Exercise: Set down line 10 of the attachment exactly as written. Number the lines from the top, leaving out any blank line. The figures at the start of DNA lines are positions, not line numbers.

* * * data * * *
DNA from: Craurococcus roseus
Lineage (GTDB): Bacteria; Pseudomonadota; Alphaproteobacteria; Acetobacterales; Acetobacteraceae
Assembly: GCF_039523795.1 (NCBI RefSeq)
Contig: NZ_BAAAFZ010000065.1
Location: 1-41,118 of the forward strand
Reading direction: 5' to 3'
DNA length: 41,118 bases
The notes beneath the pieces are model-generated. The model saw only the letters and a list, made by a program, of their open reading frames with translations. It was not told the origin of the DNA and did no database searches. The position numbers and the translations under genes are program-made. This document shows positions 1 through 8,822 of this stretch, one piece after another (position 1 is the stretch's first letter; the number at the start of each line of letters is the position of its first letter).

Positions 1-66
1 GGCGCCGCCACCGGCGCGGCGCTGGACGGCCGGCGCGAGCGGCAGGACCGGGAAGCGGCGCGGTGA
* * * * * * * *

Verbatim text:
1 GGCGCCGCCACCGGCGCGGCGCTGGACGGCCGGCGCGAGCGGCAGGACCGGGAAGCGGCGCGGTGA